S’pore is Heating Up 2 Times Faster Than The Rest Of The World & It’s Partly Caused By S’poreans

If you’re thinking that Singapore is getting hotter by the day, you’re not wrong.

Because that’s what the weather experts here (read: Meteorological Services Singapore, the MSS) is saying as well.

And they have even more dire news for Singaporeans.

Singapore isn’t just heating up. It’s heating up faster than the rest of the world.

S’pore Is Experiencing Higher Rising Temperature

According to the MSS, the heatwave we’re experiencing isn’t temporary. It’s here to stay, and it’ll get worse as the years pass.

Singapore’s average temperature is increasing by 0.25 degrees Celsius every 10 years.

Currently, Singapore’s daily temperature range from 24 to 33 degrees Celsius. By 2100, it’ll be 37 degree Celsius.

Add in the high humidity we’re experiencing all year round and you’re looking at a possibly lethal combination.

Yes, the saying, the sun’s going to kill me could be taken literally.

Why Humidity Can Kill With The Right Conditions

I’m pretty sure you’ve heard of the previous few unfortunate cases of heat exhaustion.

With high humidity, the body isn’t able to sweat as much. And we all know sweating helps the body to emit heat from the body.

So your body has to work harder to keep it cool.

And this leads to heat exhaustion or heat stroke. Both of which are lethal to us if not treated fast enough.

The Reasons Why This is Happening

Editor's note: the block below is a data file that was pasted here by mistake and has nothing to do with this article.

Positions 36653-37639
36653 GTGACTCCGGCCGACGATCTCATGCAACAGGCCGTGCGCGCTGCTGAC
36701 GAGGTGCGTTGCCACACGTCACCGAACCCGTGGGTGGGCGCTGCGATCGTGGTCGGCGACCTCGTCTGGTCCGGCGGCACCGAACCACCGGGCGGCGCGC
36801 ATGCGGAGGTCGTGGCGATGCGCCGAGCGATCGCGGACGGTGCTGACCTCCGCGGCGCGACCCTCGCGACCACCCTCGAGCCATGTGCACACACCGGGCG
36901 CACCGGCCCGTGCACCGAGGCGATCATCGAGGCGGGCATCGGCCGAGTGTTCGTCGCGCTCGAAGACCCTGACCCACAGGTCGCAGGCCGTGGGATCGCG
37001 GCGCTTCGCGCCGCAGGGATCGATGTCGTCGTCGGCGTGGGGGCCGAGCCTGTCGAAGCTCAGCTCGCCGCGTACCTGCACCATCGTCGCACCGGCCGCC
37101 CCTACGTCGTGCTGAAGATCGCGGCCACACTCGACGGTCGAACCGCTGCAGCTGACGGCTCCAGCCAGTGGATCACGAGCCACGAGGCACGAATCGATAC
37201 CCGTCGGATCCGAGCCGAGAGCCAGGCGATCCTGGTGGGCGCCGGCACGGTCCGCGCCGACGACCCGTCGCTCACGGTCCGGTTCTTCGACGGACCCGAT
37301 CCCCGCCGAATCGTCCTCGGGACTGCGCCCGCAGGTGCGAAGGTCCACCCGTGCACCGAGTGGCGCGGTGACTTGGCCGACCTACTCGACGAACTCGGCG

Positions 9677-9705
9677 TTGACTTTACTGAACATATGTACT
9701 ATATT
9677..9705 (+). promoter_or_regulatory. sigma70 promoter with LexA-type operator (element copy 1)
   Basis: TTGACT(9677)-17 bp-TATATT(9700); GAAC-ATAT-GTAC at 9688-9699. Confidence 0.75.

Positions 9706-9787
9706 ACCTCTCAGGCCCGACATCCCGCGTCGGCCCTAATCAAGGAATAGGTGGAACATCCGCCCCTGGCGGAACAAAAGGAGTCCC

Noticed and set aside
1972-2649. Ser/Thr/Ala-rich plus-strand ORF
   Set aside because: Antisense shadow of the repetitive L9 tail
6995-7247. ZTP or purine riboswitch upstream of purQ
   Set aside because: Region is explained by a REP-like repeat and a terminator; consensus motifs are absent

There are two reasons why this is happening. One is global warming.

And the other is the Urban Heat Island (UHI) effect, caused by human activities and heat trapped by our buildings and roads.

When temperatures were taken at the same time at two different locations: Lim Chu Kang and Orchard Road, it was found that the temperature differs by almost 5 degree Celsius.

Lim Chu Kang was measured to be at 24.8 degree Celsius while Orchard Road measured at 29.1 degree Celsius.

And It’s a Vicious Cycle

When the weather’s too hot, what do you do? Switch on the aircon to cool the room down, right?

Image: allyearcooling.com

Ironically, this is one of the factors that contribute to the UHI effect, which in turn, increases Singapore’s temperature even more.

Which will make Singaporeans turn on their aircon on even longer.

So on and so forth.

So What Can You Do?

By yourself? Nothing much.


But if Singaporeans collectively decide to cut down on air conditioning, try not to contribute to the global warming effect and (at the same time), save their wallet some dough, then you might just see the heating effect slow down.

HDB has designed their units to be more eco-friendly. Windows are faced away from the sun and windows are placed for better ventilation of the house.

But Singaporeans will still be switching on their aircon because they’re used to the temperatures in their offices (which are typically air-conditioned).

Wear lighter colour clothes so that you’ll not be stifling in the heat, but remain (marginally) cooler in the face of the climate.

P/S: Don’t think that 2100 is far away and not for you to worry about. The temperatures are going to increase throughout the period.


So if you can’t tahan the heat now, you’re definitely going to be uncomfortable till 2100. #JustSaying

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